“The federal people write the guidelines, and though we are already complying, we may not be reporting in the language we’re supposed to,” Enslin says. “But Byron is helping us by suggesting ways we can rephrase to help the federal regulators know what we’re doing.

“Byron understands what I’m trying to say but doesn’t tell me what to say. He’s been trained in what the feds are looking for, too. That’s helped me—and the business—tremendously.”

Williams acts as an advocate and mediator for his clients, Enslin emphasizes. Whether Williams is speaking to leaders in Jackson or in Washington, D.C., he supports Mississippi meat processors on issues of food safety and food integrity.

“Extension has helped keep us in compliance with the regulatory agencies,” Enslin says. “The agency puts it into the world of reality instead of a world of theory. We can understand what they’re trying to achieve, and they can see what we’re trying to do.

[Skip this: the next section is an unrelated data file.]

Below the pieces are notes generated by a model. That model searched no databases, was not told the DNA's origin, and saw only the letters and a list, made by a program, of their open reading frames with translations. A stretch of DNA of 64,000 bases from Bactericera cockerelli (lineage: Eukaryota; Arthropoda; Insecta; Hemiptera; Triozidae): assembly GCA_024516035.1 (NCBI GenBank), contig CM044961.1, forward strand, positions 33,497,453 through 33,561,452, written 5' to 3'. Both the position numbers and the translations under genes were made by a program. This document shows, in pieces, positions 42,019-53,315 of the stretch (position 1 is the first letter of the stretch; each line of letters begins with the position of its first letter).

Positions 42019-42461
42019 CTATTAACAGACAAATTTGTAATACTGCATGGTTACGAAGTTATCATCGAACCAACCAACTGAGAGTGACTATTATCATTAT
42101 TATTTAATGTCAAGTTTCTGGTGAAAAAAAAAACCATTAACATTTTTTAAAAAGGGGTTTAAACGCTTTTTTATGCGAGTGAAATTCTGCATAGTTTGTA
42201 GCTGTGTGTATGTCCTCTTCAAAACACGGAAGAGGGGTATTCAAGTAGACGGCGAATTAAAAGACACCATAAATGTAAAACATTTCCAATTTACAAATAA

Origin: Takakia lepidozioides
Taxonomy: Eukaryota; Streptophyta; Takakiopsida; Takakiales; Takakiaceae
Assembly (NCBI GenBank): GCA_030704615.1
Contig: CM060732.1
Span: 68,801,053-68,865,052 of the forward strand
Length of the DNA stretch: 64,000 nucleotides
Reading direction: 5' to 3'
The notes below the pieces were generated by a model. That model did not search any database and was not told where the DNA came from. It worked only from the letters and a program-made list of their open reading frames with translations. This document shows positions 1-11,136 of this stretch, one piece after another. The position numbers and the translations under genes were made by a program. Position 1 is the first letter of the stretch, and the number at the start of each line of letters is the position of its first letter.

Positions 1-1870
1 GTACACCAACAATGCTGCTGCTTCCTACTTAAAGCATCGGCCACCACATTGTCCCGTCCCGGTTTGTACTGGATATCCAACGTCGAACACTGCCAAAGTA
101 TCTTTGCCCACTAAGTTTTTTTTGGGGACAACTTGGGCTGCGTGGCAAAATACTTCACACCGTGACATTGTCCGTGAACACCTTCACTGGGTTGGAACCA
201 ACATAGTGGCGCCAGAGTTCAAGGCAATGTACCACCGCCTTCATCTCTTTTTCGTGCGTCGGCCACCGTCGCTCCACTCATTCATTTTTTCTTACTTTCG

“Customers can be confident in what we’re doing together.”

The U.S. Department of Agriculture and the Food and Drug Administration distribute surveys, strategies, and guidelines that explain potential vulnerabilities in a food company’s infrastructure.

FIRST, survey the basic issues—

  • Facility and premises security.
  • Incoming ingredients procedure.
  • Supply acceptance process.
  • Transportation.
  • Inventory.
  • Ingredients.
  • Processing procedures.
  • Visitors.

NEXT, evaluate which areas need enhanced security—

  • Slaughter and processing areas:
    • Holding pens.
    • Integrity of flow lines, including gas, water, electricity, etc.
  • Storage security:
    • Inventory of ingredients.
    • Inventory of hazardous chemicals.